LION Newspaper

Internet anxiety

Christina Rossetti, Photo Editor

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Just recently, I was watching television with my parents, when I looked down at my phone. Then I heard an NBC story about cell phones. “Christina,” my dad said, “I think this might be really important, so pay attention.”

I rolled my eyes, like most teenagers do when a parent tells them to get off of their phone. But what I heard after that was pretty shocking. As more kids get smartphones, they became addicted to using them. The reporter continued with the story, saying that seventy percent of high school teens were at risk for developing anxiety and depression with increased use of their phones.

Seventy percent. At LT, with our student population of roughly 4,200, that’s almost 3,000 students. 3,000 of us. It’s likely to be your friend, a classmate, or even you. I sat, listening to the reporter talk about how the more apps we have on our phone, the more at risk we are. More specifically, apps like Snapchat, Instagram and Facebook can contribute substantially to increase the risks of depression and anxiety in teens.

I didn’t even need to check my phone to know that I had all three. I got to thinking, and I realized that my life is consumed by my phone. While out with friends, I post Snapchat stories of us. I post Instagram photos of all of us together; both things most teens do. Is this really as big of an epidemic as it seems? How many of my friends can soon develop symptoms of anxiety and depression? Could we really be addicted to our phones? Could it be me?

I looked back at my life, thinking about how when I was younger, without a smartphone, I spent most of my day outside, running around, reading, or having meaningful conversations with my family and friends. Now, my friends and family have those meaningful conversations over text. Not in person- or if we do- it’s rare, because of our insanely busy schedules. I remember a time in my life when I didn’t rely on my phone for everything, and I wish I could go back.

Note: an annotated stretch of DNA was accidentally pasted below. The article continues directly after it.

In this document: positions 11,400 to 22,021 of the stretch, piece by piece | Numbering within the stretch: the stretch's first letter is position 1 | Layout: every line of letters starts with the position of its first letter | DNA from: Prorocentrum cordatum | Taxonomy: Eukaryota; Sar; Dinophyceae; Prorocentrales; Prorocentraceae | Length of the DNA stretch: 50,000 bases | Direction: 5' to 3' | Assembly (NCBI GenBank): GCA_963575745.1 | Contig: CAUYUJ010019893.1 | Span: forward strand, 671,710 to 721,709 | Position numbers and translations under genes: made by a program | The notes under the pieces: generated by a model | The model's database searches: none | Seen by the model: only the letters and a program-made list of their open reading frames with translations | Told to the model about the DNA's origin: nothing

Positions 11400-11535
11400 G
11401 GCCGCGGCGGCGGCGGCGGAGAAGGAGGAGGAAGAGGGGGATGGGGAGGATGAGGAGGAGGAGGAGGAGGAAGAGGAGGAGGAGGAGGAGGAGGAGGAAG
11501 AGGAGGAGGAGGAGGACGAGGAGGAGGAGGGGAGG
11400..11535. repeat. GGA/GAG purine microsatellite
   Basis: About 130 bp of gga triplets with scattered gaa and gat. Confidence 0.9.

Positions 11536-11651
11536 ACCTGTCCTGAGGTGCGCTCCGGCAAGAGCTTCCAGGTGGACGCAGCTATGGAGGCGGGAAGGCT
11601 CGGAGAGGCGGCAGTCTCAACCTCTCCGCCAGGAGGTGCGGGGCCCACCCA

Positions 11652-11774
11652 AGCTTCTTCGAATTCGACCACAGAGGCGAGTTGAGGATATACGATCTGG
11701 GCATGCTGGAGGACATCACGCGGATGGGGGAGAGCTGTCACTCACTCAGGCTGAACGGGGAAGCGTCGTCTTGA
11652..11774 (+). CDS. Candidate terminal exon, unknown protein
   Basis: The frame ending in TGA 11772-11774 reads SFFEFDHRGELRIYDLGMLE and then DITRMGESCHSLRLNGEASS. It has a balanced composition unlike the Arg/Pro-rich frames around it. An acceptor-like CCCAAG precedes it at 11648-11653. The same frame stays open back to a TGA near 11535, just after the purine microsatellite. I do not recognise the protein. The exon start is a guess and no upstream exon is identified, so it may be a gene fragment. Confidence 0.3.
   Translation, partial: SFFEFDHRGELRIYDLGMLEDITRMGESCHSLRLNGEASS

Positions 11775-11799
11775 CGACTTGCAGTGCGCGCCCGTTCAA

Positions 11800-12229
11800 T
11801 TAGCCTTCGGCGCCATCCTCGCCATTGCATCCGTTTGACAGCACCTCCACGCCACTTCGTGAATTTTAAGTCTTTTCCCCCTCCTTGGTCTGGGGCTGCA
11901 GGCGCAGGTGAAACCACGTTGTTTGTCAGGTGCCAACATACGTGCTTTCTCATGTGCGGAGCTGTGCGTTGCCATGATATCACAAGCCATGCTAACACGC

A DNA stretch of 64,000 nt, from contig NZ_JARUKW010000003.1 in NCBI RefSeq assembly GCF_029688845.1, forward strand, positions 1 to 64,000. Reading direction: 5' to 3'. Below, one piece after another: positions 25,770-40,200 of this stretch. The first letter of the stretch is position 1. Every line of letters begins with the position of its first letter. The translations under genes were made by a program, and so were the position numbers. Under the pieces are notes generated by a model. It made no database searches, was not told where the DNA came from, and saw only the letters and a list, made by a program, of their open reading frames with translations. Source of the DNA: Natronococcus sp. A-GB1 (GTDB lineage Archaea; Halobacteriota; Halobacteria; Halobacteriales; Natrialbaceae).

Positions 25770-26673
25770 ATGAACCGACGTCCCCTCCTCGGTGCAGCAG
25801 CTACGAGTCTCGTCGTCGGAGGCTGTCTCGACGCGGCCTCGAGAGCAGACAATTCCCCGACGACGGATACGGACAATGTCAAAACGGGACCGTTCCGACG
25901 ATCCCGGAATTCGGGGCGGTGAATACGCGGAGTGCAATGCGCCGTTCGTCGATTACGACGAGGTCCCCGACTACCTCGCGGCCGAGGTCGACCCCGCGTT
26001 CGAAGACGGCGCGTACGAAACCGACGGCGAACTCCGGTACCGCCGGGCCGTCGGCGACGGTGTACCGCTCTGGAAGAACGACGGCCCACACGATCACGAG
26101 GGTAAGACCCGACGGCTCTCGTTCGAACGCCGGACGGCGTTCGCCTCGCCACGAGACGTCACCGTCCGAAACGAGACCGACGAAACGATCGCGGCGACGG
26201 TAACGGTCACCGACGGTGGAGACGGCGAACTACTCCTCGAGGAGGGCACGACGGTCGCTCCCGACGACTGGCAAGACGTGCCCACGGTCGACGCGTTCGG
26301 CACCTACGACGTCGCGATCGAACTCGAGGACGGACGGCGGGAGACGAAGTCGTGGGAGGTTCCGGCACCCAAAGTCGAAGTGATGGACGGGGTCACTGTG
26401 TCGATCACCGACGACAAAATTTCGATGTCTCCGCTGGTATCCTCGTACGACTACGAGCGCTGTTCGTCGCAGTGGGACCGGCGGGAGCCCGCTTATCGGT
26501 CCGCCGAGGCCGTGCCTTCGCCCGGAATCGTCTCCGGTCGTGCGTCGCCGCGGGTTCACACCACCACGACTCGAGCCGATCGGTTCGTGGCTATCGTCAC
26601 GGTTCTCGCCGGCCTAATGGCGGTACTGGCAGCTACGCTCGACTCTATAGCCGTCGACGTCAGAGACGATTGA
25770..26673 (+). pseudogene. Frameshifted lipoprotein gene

I think people need a break from their phones. I’m not trying to be a hypocrite– I am on my phone a lot, but I think everyone needs a break from the screen that gives us access to so much.

I challenge you, this weekend, to put your phone away. Go outside, go out with your friends, spend an hour doing something you wouldn’t normally do if you had your phone. Have a real conversation. Call someone, meet up with them, and talk to them, really talk to them. Talk to a family member, ask about their childhood. Talk to them about how much life has changed since they were teens. Talk to a friend, ask them questions, learn new things about them you didn’t know before. See what that feels like.

I bet it will feel refreshing to have a few hours without worrying about who’s posting what on Snapchat. Whatever you decide to do, just put your phone away and really relax. I know I will.

 

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The voice of Lyons Township students for more than 100 years
Internet anxiety